The question must be asked – Is India in dire need of population control? Is overpopulation in India a ‘doomsday device as it is propagated to be?

Ever since Prime Minister Modi opened Pandora’s box by calling those families who do not have more than two children “responsible and “patriots.” A theater of drama has ensued then, produced, and directed by those who like to play vote bank politics.

India’s population has indeed increased steadily and at a high rate. However, the Prime Minister said that there is an “explosion.” The Constitutional (Amendment) Bill, 2020 calls it frightening that India’s population has grown at such an alarming rate.

We need to understand whether overpopulation has become a problem too big that if not addressed now, it spells bad luck for the country or not.

One of the most crucial factors to look at for understanding the dynamics of the population demographic of a country is the TFR or total fertility rate. The TFR gives an idea about how many children that a woman is likely to have during her lifetime.

The TFR in India during 1950-1955 was as high as 5.8. However, in the period between 2015-2020, the rate has come down to 2.2.[2] If the United Nation’s projections are to be believed, India’s TFR will decline and by 2065, it will go as low as 1.71.[3]

In India, although there are states that have their TFR above the national average, the recent National Family Health Survey shows that there is more convergence between the state average and the national average.

It is also important to note that the present national average TFR is close to the replacement level TFR, which is 2.1. Anything below this is not ideal as that will lead to the situation what China and various other countries are facing now – greying of population.

Another interesting piece of data that most people allude to while making their arguments about how India is going to be the most populous country in the world in a few years is the rate of growth.

When we take a glance at the rate of population growth in India, we can see that there has been a steady decline in the rate. What was once 2.3 during 1980-1985 is estimated to become 0.93 during the period between 2020-2025.

What is even better is that the growth is projected to reach as low as 0.02 in the period between 2055-2060.

What do we understand when we place the available data and the proposed amendment side by side?

The Constitution (Amendment) Bill, 2020 is an attempt to eradicate a problem that many Indians have been looking at as something that needs immediate solution – overpopulation in the country. The data, on the other hand, suggest that such a problem does not exist.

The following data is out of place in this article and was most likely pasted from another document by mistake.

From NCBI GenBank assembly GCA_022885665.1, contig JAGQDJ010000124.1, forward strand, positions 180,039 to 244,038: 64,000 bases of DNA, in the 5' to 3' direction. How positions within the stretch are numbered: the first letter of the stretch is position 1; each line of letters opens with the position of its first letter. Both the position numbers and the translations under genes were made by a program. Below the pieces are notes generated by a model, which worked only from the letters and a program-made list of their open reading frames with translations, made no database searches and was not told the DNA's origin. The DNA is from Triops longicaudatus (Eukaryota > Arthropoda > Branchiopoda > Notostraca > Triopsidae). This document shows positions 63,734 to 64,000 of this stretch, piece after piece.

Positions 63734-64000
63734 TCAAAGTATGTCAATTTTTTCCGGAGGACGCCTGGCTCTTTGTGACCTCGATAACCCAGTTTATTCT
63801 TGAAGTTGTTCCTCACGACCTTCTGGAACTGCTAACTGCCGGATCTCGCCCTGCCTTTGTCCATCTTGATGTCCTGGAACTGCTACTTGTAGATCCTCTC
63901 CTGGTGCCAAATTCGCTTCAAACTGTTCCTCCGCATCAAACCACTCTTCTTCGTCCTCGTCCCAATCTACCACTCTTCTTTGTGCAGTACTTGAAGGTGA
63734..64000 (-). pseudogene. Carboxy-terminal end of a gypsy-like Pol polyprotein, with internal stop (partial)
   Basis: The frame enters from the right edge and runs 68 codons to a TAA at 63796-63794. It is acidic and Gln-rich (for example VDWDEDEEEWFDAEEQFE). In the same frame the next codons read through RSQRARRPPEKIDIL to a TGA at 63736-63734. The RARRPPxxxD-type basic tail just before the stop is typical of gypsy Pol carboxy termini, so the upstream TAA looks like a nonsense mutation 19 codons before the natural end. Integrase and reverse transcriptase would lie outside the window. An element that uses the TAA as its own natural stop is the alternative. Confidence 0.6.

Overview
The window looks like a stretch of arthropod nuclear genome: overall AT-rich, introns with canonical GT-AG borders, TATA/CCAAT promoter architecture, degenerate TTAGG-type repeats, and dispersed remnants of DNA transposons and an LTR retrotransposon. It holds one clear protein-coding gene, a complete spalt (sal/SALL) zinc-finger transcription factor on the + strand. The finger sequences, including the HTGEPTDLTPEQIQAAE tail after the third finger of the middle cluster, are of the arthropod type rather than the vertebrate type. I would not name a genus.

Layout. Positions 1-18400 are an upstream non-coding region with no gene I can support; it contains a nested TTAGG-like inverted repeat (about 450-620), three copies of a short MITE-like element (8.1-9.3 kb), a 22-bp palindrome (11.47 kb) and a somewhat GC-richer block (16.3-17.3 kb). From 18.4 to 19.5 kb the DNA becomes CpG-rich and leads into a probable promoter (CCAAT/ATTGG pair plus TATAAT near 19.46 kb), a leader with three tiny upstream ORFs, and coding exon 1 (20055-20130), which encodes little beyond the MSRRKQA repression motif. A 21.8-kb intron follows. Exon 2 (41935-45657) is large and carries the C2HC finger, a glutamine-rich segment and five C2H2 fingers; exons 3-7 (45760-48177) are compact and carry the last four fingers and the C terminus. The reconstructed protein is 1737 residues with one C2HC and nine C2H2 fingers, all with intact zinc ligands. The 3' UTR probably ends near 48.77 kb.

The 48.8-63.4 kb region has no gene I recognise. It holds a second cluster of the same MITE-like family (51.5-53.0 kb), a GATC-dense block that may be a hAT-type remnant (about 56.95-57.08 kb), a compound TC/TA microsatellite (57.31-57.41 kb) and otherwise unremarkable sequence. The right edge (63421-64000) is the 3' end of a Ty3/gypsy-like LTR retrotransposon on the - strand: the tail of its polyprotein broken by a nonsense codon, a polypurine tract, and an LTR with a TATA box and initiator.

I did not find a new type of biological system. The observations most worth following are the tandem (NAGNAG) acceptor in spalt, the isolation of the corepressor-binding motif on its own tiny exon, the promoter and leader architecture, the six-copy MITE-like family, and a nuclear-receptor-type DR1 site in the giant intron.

What laypeople forget to understand is that problems related to demographics must be understood based on the share of age groups in the population.

In India, over 60 percent of the population falls into the 15-64 age group. Only, 6.57 percent of the population are above 65. What that means is that the country has abundant human resources.

The proposed amendment and similar outcries to make the two-child policy a law are based on a falsified notion of reality. Most of the politicians who propose such an authoritarian measure is knowingly or unknowingly trying to make exclusion legal. They have little to no idea how such a measure will affect the stakeholders.

The proposed amendment does not take into consideration the reality of India. In those states where the TFR is still higher than the national average, the reality of education, healthcare, etc. is nothing but bleak.

However, we all can rejoice in the fact that even those states have and are making improvements as far as their family planning is concerned.


The inclusion of Article 47A or any other similar provision in the Constitution will create nothing but more division in the society.

The proposal to make those families with more than two children ineligible to Government concessions and incentives that they are otherwise eligible for is something that only an authoritarian regime can/will do.

The world we live in has plenty of examples where forced family planning has gone wrong. Greying of population and lack of workforce is something that most European nations are going through. Asian countries like Japan and China are going through the same.

Family planning at an individual level is entirely dependent on the availability of quality education and healthcare. Available data shows that education empowers women and men to make wise decisions regarding family planning.

The Constitution (Amendment) Bill 2020 does not take into consideration available data. These outcries from mainstream and fringe politicians must be looked at for what they are – a political gimmick.

A gimmick to entice their vote banks and create an environment of fear where they can thrive.


  1. Constitution (Amendment) Bill, 2020, Article 47A
  2. The Registrar General of India, “SRS Statistical Report 2018” (May 2020)
  3. United Nations Department of Economic and Social Affairs, “World Population Prospectus” (July 2019)